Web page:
Reporting an Environmental Violation
REPORTING AN ENVIRONMENTAL VIOLATION (WASTE, AIR or WATER)
If someone is messing with your part of Texas, you can report a suspected environmental violation directly from the Texas Commission on Environmental Quality's (TCEQ) website. Click here for the TCEQ's Make An Environmental Complaint page. It really is that simple.
Or is it? The TCEQ's resources are stretched very thin. They don't have time to fully investigate every tip. Your complaint may go nowhere, or at least nowhere fast. You may not use terms of art properly, and as a result the TCEQ may misinterpret your complaint. The TCEQ may not even be the right place to make your complaint. In some instances, you may need to make the report to the United States Environmental Protection Agency (EPA) or the Texas Railroad Commission (RRC).
The RRC's webiste is a little difficult to navigate because it doesn't have just one complaint page, but one of those pages is its Environmental Services page. The EPA's website complaint page is its Report an Environmental Violation page.
If you are serious about jump-starting agency action, it helps to know what facts will motivate the agency, and give them those facts in the complaint. It helps to know the terms of art used by that agency, and use those terms properly to bring the gravity of the problem quickly and clearly into focus for the person at the agency who will review and evaluate your complaint. And as crazy as it may sound, you might end up needing defense from agency action against you. Making a complaint can be compared to a battlefield. As you pursue victory, stay out of the agency's line of fire.
it is wise to consult with competent professionals prior to contacting the agency in order to make sure you are talking to the right agency, identify their trigger points, assemble the most persuasive facts possible, state them most persuasively, while at the same time keeping yourself out of harm's way. This is art, not science. Sometimes this information is easy to identify, other times it can be obtuse (foggy). But if your situation is serious enough to warrant agency action on somebody else's dime, getting it started right is a worthwhile investment of your time and money. Contact us to help you evaluate your complaint, identify the right agency, and present your case.
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The need to enforce environmental rights can arise in many different circumstances, such as (for example):
A tenant misused hazardous materials
An operator did not obtain a proper permit
A seller failed to disclose environmental property damage
A neighbor’s operations contaminated your property (such as a petroleum tank leak)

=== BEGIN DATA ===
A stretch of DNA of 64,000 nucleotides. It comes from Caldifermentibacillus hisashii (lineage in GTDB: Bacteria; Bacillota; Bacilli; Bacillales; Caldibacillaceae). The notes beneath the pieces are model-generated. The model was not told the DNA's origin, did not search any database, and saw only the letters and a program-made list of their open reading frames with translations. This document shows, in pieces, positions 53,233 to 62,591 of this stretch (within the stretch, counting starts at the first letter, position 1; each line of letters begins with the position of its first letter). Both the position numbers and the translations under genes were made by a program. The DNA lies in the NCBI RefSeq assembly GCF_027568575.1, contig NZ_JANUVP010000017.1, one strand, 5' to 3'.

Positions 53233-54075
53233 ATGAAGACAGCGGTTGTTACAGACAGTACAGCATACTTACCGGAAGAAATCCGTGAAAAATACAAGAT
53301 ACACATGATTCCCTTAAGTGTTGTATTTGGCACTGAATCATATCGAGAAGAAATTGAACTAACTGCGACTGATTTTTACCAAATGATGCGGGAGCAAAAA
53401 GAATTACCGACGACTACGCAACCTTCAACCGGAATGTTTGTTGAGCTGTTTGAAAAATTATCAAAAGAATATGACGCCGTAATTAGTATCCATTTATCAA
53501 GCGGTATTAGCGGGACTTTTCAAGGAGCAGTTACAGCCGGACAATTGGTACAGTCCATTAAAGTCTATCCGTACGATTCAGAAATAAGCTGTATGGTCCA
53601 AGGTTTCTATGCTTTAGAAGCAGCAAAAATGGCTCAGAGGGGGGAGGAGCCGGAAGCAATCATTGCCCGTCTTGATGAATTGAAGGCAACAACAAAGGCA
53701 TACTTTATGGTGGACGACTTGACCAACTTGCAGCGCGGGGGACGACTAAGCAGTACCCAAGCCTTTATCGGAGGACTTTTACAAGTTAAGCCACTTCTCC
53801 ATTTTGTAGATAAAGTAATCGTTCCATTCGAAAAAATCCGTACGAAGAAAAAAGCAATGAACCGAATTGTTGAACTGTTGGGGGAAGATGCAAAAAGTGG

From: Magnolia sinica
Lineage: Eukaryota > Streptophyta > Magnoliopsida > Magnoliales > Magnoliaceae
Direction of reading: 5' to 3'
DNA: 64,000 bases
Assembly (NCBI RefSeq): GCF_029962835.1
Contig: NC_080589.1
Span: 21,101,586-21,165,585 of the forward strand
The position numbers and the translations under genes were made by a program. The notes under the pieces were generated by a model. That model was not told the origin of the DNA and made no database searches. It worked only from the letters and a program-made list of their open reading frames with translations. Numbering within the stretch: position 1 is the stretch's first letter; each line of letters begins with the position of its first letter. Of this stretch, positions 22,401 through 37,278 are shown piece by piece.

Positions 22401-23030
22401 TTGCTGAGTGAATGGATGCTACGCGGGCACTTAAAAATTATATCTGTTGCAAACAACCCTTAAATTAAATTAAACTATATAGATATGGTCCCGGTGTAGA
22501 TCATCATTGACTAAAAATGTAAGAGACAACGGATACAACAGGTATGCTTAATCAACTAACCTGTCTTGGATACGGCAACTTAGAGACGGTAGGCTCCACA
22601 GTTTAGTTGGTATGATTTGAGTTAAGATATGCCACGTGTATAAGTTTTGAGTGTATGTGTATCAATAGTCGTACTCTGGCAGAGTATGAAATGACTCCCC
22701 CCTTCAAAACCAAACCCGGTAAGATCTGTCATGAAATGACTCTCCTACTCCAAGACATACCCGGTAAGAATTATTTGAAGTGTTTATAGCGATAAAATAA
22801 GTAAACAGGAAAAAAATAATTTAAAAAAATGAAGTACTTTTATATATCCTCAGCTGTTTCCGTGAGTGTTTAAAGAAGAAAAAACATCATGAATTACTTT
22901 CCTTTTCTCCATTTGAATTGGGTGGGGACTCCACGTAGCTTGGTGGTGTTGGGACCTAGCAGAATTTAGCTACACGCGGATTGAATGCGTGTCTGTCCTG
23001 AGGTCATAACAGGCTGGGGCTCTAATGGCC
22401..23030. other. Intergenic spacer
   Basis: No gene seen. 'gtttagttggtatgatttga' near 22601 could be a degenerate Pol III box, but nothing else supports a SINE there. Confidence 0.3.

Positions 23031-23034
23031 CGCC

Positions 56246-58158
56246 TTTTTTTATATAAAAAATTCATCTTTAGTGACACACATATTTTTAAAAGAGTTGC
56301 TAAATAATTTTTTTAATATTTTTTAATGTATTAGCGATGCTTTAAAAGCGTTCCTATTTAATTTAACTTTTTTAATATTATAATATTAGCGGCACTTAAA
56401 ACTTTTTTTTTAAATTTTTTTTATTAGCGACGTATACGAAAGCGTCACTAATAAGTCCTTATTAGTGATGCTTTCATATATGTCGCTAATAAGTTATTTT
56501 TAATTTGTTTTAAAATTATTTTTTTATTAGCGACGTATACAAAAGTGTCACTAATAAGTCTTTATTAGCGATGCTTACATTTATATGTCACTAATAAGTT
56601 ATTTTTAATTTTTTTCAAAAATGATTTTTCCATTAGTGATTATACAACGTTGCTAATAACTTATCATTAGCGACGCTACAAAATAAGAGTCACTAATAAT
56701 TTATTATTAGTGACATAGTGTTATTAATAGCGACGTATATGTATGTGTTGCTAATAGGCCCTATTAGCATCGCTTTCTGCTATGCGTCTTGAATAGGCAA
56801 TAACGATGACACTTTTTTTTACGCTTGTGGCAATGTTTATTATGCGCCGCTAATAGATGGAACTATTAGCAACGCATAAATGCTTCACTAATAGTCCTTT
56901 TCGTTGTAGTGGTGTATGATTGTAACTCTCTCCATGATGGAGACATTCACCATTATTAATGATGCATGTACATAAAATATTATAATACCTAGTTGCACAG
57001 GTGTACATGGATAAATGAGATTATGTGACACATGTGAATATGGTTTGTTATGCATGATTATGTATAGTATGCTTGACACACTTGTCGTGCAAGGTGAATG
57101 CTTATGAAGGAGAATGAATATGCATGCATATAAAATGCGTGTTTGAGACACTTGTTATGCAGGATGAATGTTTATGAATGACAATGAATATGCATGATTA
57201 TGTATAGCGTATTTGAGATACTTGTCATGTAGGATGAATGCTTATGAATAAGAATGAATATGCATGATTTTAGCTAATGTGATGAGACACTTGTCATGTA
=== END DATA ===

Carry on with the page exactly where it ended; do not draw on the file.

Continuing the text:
Someone dumped, leaked or spilled regulated material on your property
You see or smell something unpleasant in the air (a noxious odor)
A noxious odor makes you sick
Petroleum substances are spilled around an oil or gas well on your property
A saltwater injection well or transmission line fails (leaks)
Water violations may include:
You can't obtain sufficient water supply, or maybe any water supply
Your water supply is erratic
The quality of your water is....subpar
You have problems with your drinking water
You see water that may be polluted
A groundwater conservation district is uncooperative
The quality of your groundwater well water changes suddenly
Your groundwater well becomes polluted
Generally, one of these three agencies will have enforcement power to punish and remedy environmental and water supply violations.
Once the agency undertakes regulatory enforcement action, interested parties (such as yourself) should monitor the case to completion. These three agencies are large and yet still historically understaffed. Continuing to assist them in relevant ways is generally helpful, and often needed. If the matter becomes a formal contested case, you may want to file a request to be designated an “interested party.” It is not necessarily an automatic designation. There are regulatory rules that determine whether a person qualifies as an “interested party.” There is more information on contested case hearings on our Defense page. For more information on water-related issues, see our water law website, TexasH2OLaw.com.
Agencies have more than one way to resolve complaints and enforcement actions. For example, the TCEQ has a "Voluntary Cleanup Program" and CAS. It can use Municipal Settings Designations and Texas Risk Reduction Program rules. Some options may be better for you than others. You may or may not have the ability to control what the agency does. And you may have more rights to pursue after the agency has completed its enforcement and cleanup actvities.
There are alternatives to agency enforcement. You may have private contract rights, and you may have the right to file a civil lawsuit in state or federal court. Although Mark McPherson is licensed to practice in all state courts as well as the Northern, Eastern, Southern and Western Federal District Courts of Texas, he does not practice federal trial law or civil trial law. We can assist you in identifying trial attorneys, and we can work in concert with them by directing and coordinating state agency action with the civil trial action. Some are easier to work with than others.
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We represent clients all over Texas to help them make complaints and enforce their rights under environmental laws. If you think someone has messed with your piece of Texas, please contact us at 927-381-9800 to schedule an appointment, discuss your remedies and obtain assistance in pursuing your rights.
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